Opinion
Education Opinion

Professional Sharing

By Hanne Denney — December 18, 2005 2 min read

Professional Sharing

Since I began writing this blog I have heard from many teachers across the country and around the globe. Many are “career changers”, who are entering the teaching field later in life. I appreciate your comments! I hope when you read what I write, you also read the comments posted by other readers. That’s the really good stuff. Thanks for sharing.

Coming from a background of self-employment in childcare, I have struggled to accept all the mandated programs of education today. Standardized testing, pacing guides, required lessons, and restrictions on field trips and assemblies mean all students learn the same things, usually by sitting at a desk in the same room day after day. That frustrates me a little, because I believe in differentiated instruction, and the needs of students to learn through lots of different methods. I have tried in my year and a half of experience to stay on the pacing guide (I have to!) while using different techniques to teach them. It’s hard. I wonder if these mandated programs will improve education.

But positively speaking, one of the things I find great about the teaching field is the free sharing of information. I have rarely met a teacher who is not willing to hand over a worksheet or lesson they have designed. Most will give you tips on how to survive a difficult day, and will help celebrate a successful one. We work so hard! So of course we want to share our hard work with others. The teaching profession is not competitive in the same way that sales, or research, or management jobs are. We know we’re all needed in school, so there’s not much point to holding back information. In fact, it’s quite the opposite, because the individual teacher must contribute to the success of the school as a whole.

Recently an English teacher asked me how my co-teacher and I got world history students to prepare research reports, complete with correct bibliography and illustrated cover. Her class was working on similar projects on literature. I shared some tips with her. I felt like I had to, since I had recently asked an English teacher how to teach essay writing to history students. We have to share – after all, the students have to pass high school assessments in both English and Government (not to mention Biology and Algebra) in order to receive a diploma. And if our students don’t pass, neither does the school. I think all teachers understand the pressures of standardized testing now. I wish we had more time to share with other teachers.

I am thankful for computers. I’m just starting to understand the depth of the internet, and the power of electronic information. I might be older, but I’m still computer literate. I love looking for lesson plans online, and reading teacher blogs. Our school system allows teachers to post files on our desktops for all others to freely access. I’ve learned a lot by reading others’ work.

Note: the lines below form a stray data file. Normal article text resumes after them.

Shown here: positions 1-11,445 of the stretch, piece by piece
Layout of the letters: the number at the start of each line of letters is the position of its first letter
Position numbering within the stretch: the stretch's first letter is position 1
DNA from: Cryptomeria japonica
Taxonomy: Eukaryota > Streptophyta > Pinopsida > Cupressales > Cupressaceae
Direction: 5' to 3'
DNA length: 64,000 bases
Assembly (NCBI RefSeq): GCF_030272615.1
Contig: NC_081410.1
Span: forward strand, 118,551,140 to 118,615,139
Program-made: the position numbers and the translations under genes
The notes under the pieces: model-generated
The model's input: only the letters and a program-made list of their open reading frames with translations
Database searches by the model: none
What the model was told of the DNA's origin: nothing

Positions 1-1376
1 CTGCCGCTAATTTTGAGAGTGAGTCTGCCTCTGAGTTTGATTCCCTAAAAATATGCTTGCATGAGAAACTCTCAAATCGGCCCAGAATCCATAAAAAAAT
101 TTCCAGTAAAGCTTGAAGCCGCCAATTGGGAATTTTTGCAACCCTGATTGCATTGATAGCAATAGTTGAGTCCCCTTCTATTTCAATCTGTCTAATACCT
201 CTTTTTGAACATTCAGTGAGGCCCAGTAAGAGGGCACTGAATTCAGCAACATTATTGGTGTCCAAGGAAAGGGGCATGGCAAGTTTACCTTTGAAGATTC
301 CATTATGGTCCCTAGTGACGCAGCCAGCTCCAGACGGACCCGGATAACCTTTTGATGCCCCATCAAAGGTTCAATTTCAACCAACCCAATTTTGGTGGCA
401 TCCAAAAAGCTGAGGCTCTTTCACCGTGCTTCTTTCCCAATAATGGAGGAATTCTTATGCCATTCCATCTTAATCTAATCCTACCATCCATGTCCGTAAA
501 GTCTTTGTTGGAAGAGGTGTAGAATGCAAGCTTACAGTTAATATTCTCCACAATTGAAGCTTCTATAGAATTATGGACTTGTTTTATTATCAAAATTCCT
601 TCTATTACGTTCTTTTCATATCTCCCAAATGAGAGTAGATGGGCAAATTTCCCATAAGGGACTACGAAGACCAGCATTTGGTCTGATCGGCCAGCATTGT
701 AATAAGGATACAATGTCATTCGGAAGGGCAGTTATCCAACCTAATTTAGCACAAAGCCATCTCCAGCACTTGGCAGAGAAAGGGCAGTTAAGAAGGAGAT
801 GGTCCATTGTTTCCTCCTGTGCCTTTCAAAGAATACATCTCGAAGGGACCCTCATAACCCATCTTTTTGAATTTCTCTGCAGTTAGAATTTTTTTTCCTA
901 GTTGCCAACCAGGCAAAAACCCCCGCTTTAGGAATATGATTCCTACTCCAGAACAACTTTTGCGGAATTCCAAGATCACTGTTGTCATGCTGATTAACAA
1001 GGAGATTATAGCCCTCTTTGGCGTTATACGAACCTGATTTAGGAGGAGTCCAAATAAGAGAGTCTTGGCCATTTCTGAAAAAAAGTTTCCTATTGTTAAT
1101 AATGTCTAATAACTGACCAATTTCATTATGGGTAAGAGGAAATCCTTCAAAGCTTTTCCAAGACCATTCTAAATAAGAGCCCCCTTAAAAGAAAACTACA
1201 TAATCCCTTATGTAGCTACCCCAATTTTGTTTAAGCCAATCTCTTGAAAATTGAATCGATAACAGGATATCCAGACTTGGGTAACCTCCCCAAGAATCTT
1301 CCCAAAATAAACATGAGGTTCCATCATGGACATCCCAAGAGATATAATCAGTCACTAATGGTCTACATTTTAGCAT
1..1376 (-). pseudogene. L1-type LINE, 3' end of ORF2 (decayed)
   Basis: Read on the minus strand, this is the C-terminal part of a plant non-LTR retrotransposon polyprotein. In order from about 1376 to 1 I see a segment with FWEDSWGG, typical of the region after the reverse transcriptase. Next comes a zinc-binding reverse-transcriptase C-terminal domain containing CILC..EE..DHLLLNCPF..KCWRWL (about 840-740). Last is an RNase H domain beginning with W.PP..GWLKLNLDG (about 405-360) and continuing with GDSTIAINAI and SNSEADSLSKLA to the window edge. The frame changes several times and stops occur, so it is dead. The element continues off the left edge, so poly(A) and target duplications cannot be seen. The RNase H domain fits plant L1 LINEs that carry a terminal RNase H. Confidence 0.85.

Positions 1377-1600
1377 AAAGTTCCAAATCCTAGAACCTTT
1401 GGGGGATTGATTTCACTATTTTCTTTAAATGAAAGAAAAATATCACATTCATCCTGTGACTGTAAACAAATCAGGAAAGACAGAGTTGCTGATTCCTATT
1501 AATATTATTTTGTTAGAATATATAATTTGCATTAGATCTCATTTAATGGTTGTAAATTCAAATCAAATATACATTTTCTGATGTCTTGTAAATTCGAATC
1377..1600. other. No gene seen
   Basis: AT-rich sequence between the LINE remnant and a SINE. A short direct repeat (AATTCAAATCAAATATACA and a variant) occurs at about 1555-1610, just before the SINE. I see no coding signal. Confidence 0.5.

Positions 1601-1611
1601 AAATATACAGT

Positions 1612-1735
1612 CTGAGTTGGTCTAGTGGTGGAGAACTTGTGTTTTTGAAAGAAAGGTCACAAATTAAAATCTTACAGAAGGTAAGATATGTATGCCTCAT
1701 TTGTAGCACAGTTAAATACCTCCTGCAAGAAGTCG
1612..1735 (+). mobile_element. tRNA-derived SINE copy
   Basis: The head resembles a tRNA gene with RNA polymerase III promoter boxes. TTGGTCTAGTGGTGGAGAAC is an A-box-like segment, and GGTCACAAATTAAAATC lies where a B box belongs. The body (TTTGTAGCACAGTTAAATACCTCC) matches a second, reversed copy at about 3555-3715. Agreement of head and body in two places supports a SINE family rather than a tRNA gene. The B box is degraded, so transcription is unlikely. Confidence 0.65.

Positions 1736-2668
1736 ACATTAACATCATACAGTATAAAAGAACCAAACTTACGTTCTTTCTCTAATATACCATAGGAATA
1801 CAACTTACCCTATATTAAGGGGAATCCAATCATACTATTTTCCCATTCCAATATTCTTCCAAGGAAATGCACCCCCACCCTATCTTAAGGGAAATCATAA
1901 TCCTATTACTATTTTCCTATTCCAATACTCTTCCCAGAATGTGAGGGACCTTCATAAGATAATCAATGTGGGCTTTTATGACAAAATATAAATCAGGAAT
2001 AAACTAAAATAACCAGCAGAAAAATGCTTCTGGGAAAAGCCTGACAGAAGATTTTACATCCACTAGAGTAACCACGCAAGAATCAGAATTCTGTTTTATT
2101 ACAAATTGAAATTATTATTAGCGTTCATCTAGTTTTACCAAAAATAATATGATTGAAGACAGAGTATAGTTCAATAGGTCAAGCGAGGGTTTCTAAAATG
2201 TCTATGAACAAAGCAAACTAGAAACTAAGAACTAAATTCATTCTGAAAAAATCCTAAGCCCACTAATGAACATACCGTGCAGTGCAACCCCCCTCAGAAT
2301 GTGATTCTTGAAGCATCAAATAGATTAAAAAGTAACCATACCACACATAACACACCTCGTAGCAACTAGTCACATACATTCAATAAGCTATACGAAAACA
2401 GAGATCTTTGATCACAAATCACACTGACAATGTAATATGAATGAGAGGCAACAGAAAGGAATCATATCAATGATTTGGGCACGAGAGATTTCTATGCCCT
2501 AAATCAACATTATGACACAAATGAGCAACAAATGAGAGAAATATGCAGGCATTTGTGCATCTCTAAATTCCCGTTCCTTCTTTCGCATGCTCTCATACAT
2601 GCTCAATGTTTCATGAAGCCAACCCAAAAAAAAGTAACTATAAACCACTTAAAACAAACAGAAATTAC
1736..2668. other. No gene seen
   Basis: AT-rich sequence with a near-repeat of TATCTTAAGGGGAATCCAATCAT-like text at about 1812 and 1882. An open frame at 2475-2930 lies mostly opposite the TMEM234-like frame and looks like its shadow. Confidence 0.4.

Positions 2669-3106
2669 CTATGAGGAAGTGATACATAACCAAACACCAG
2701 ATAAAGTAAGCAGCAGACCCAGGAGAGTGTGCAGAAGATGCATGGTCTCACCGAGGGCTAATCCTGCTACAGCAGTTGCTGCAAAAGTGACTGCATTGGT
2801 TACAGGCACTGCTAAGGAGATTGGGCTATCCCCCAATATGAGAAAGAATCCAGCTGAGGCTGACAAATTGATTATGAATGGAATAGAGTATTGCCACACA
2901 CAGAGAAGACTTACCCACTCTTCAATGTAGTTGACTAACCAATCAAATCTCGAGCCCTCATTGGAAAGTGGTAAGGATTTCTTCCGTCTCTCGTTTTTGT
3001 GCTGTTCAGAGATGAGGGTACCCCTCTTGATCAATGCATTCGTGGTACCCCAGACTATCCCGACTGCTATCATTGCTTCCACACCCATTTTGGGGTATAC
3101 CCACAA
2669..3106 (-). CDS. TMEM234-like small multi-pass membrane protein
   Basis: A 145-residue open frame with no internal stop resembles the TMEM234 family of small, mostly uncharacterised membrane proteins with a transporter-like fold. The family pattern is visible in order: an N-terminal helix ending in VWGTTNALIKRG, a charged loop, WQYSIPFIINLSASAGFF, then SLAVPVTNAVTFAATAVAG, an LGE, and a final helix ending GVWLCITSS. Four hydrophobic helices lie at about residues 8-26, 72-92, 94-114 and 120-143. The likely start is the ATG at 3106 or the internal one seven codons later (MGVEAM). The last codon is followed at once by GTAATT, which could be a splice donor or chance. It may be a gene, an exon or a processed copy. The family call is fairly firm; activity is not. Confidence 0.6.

Information sharing – that’s what is going to change education. Not because it’s federally mandated, but because we’re so good at what we do we just have to let others know about it. The more teachers share their strengths, the more the schools are strengthened.

Please let me share this with you -- may all the joy of the season reach your heart and your soul, and give you peace and strength.

The opinions expressed in Ready or Not are strictly those of the author(s) and do not reflect the opinions or endorsement of Editorial Projects in Education, or any of its publications.

Let us know what you think!

We’re looking for feedback on our new site to make sure we continue to provide you the best experience.

Events

This content is provided by our sponsor. It is not written by and does not necessarily reflect the views of Education Week's editorial staff.
Sponsor
Future of Work Webinar
Digital Literacy Strategies to Promote Equity
Our new world has only increased our students’ dependence on technology. This makes digital literacy no longer a “nice to have” but a “need to have.” How do we ensure that every student can navigate
Content provided by Learning.com
Mathematics Online Summit Teaching Math in a Pandemic
Attend this online summit to ask questions about how COVID-19 has affected achievement, instruction, assessment, and engagement in math.
School & District Management Webinar Examining the Evidence: Catching Kids Up at a Distance
As districts, schools, and families navigate a new normal following the abrupt end of in-person schooling this spring, students’ learning opportunities vary enormously across the nation. Access to devices and broadband internet and a secure

EdWeek Top School Jobs

7796 - Director of EAL (K-12) - August '21
Dubai, UAE
GEMS Education
Great Oaks AmeriCorps Fellow August 2021 - June 2022
New York City, New York (US)
Great Oaks Charter Schools
Great Oaks AmeriCorps Fellow August 2021 - June 2022
New York City, New York (US)
Great Oaks Charter Schools

Read Next

Education Obituary In Memory of Michele Molnar, EdWeek Market Brief Writer and Editor
EdWeek Market Brief Associate Editor Michele Molnar, who was instrumental in launching the publication, succumbed to cancer.
5 min read
Education Briefly Stated Briefly Stated: December 9, 2020
Here's a look at some recent Education Week articles you may have missed.
8 min read
Education Briefly Stated Briefly Stated: Stories You May Have Missed
A collection of articles from the previous week that you may have missed.
8 min read
Education Briefly Stated Briefly Stated: Stories You May Have Missed
A collection of stories from the previous week that you may have missed.
8 min read